By Diana Hammell
The unique sensation of flight in a hot air balloon is beyond the physical… it seems that one’s heart takes flight as well. Balloon flight cannot be compared to airline flight in any way except that of being off the ground.
Ed Chapman, owner and chief aeronaut at Balloon Ascensions Unlimited in Jordan, Minn. is a balloon pilot and is a big promoter of Caledonia’s Bluff and Valley Balloon Rally that occurs every December. Chapman doesn’t come to Caledonia just in December; he comes in October as well and his “Fire and Frost” balloon can be seen quietly floating across the landscape. “If you fly in an airplane and you’re lucky, and you have a window seat, you’ve got one window to look out of. But in the balloon you’ve got 360 degrees of view all the way around… it’s a spectacular view.”
It’s not just the window view that’s different from airplane flight. Passengers are in the out-of-doors while they’re lifted away in a balloon. They’re breathing real air, not cabin air, and the breaths they take seem infused with something sweeter than just oxygen.
The views from the sky are amazing. Deer, while running, fold all four legs under them, then the legs sproing outward to touch the ground rocketing themselves forward. The tuck-sproing-repeat is something that’s hard to take one’s eyes off of. A buck blasting through a corn field and coming out the other side with antlers festooned with corn stalks is quite a sight to see. The leaves are off the trees in December during the Caledonia rally and wildlife of all kinds can be spotted. The contour of the countryside and the flowing water of our trout streams are exposed to view.
The balloon is the center
Passengers experience no turbulence and no wind. The earth falls away and spins while the balloon seems to stay stationary. The balloon is traveling with the wind. The balloon is the center of the universe.
One flies in an airplane to travel to a specific destination. Hot air balloon passengers better not have that in mind while climbing into the wicker basket. The winds decide where the balloon will travel. Although an experienced aeronaut can find air currents going different directions at varying altitudes, nature has the deciding hand in where that balloon will ultimately touch down. This gives another freeing, “let it all go and there are no decisions to be made here” dimension to balloon flight. Although the pilot is enjoying the trip too, he/she is always on guard and carefully measuring every aspect of the flight.
Chapman says that after carrying more than 5,000 passengers, even the ones who claim to be afraid of heights have not experienced any problems. “The best we can figure out is this: In every other situation, when we’re talking about being afraid of heights, you’re standing or sitting on something that’s attached to the earth. But in the balloon you’re suspended from above. And apparently, that tricks the mind into thinking everything is okay and there’s no problem. It’s a very peaceful feeling, very relaxed,” Chapman said.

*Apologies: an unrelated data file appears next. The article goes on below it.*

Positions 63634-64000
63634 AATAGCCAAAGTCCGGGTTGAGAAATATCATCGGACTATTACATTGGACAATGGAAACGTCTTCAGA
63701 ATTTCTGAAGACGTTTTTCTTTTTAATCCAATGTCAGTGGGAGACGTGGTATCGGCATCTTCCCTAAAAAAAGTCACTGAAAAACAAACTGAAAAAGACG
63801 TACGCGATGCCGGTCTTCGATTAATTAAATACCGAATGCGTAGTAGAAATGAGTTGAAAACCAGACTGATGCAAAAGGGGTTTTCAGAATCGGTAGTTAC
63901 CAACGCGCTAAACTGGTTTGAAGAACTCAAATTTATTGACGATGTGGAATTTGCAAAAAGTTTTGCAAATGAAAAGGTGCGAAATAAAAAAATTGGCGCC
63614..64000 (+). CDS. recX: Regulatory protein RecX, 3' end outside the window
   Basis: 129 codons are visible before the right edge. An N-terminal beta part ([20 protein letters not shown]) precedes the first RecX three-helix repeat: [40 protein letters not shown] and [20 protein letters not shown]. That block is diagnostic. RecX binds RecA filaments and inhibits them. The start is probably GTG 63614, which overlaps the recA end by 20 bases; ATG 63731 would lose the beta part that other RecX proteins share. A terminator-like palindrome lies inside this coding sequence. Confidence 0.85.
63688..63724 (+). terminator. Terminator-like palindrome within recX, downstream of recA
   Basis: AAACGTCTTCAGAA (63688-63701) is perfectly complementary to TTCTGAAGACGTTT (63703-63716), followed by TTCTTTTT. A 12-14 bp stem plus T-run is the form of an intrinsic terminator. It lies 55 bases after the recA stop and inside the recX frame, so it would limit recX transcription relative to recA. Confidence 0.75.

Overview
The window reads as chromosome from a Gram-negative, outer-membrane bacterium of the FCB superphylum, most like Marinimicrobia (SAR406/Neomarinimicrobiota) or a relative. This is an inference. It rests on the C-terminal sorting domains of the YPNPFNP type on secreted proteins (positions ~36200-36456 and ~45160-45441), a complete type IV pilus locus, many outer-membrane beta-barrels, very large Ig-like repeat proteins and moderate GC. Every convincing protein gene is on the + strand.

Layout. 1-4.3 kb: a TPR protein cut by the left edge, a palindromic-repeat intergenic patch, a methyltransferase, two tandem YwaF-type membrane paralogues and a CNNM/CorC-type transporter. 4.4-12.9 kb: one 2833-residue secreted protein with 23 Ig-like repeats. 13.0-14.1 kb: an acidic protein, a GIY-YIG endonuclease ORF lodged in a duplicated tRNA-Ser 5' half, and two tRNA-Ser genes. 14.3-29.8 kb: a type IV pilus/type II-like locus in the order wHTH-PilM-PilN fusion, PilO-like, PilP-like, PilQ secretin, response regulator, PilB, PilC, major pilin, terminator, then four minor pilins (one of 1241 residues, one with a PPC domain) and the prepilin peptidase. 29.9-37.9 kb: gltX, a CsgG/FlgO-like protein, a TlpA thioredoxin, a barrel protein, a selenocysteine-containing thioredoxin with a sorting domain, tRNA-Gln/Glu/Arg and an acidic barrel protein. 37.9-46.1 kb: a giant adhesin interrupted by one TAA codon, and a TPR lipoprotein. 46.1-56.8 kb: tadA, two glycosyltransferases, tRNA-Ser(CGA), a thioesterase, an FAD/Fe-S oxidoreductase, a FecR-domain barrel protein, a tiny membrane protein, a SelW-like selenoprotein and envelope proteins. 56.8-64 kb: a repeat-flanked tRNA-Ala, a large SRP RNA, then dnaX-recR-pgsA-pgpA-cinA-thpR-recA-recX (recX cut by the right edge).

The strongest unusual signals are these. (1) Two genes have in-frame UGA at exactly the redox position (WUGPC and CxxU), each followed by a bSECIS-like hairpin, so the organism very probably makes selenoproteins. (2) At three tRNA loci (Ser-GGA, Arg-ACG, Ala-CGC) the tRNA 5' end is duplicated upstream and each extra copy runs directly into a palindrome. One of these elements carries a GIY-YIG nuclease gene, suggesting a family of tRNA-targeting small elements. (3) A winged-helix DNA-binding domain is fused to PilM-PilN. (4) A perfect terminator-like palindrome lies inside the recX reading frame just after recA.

Holly Youngerberg of Caledonia says that she’s terrified of heights, but she had to remind herself that perhaps she shouldn’t lean so far out of the basket of the balloon she had the good fortune to ride in. Passengers can tend to lean out so far they may feel their glasses start to slide away – a good reminder to bring it all in. The high sides of the basket are enough to keep passengers snugly safe even when they feel they’ve sprouted their own set of wings.
It’s more than the flight itself
Even before the balloon lifts away the trip begins on terra firma with the preparation for liftoff. Passengers and crew take the basket out and the envelope is removed from its bag and stretched out across the ground. The burners are installed on the basket, the envelope hooked on and big fans are rolled to the mouth of the envelope to fill it with air. When the interior is inflated with enough cold air to make room, the burners are fired up and hot air is aimed into the envelope making it slowly and magically rise up, revealing beautiful patterns and designs.
Persons not intending to fly find much pleasure and satisfaction in crewing. A chase crew is necessary on the ground to follow the balloon to its final destination and to pick up the fliers and help pack up the balloon. Balloon enthusiasts are encouraged to come and watch the balloons take off and are welcome to help crew.
At the end of the flight “there is always a brief moment where we congratulate ourselves on having made this magnificent flight and this beautiful landing. It just makes the moment that much more memorable,” Chapman said. The traditional way to celebrate this moment for over 200 years has been to celebrate with a champagne (or sparkling cider) toast. The cold December landscape makes for a slightly other-world atmosphere for this celebratory event.
A little bit of Chapman history
“I’m always asked how I got started in ballooning,” Chapman said. “For a lot of people it started with them crewing and then they had to go on from there. For me, I have to wind the clock back to 1976.” Chapman spent 12 years with the Marine Corps, six years on active duty and six years with the reserves out of Andrews Airforce Base in Washington, D.C. He would fly from his home in Ann Arbor, Mich. in his own plane down to AAFB and fly F4 Phantoms, two-seat, long range supersonic jet interceptor fighter/fighter bombers at the base, then he would fly back home. During this time he was applying to commercial airlines, “casting my bread on the water and watching it sink,” as Chapman put it. There were a lot of terrific Viet Nam era veterans like Chapman after the same jobs.
“One of the pilots in the reserve squadron threw a party every year,” Chapman said. “He had a nice house on a river near Annapolis. He had a sea plane and would give people rides; there were canoe races, waterskiing, beer and food. At around 11:30 at night he dragged out a beat up old hot air balloon which he inflated and would take up 60-80 feet in the air.”
The riders could look at the lights of Washington, D.C., then he would bring the balloon down, and send it up again and again so everyone could have a ride. “The first time I saw that I was hooked,” Chapman said.
Two weeks later both Chapman and the other squadron pilot ordered beautiful new hot air balloons from a new maker. Ed’s came one day before the other pilot’s did. He went to Annapolis to fly it with his friend who signed off for Chapman to fly solo after the first flight. Chapman completed a few more flights with an instructor, then one year later he moved to Minnesota because he was hired to fly for Braniff. Although being a hot air balloon pilot wasn’t what got Chapman the job with Braniff, being able to discuss ballooning and all its technical intricacies distinguished him from the crowd of other applicants.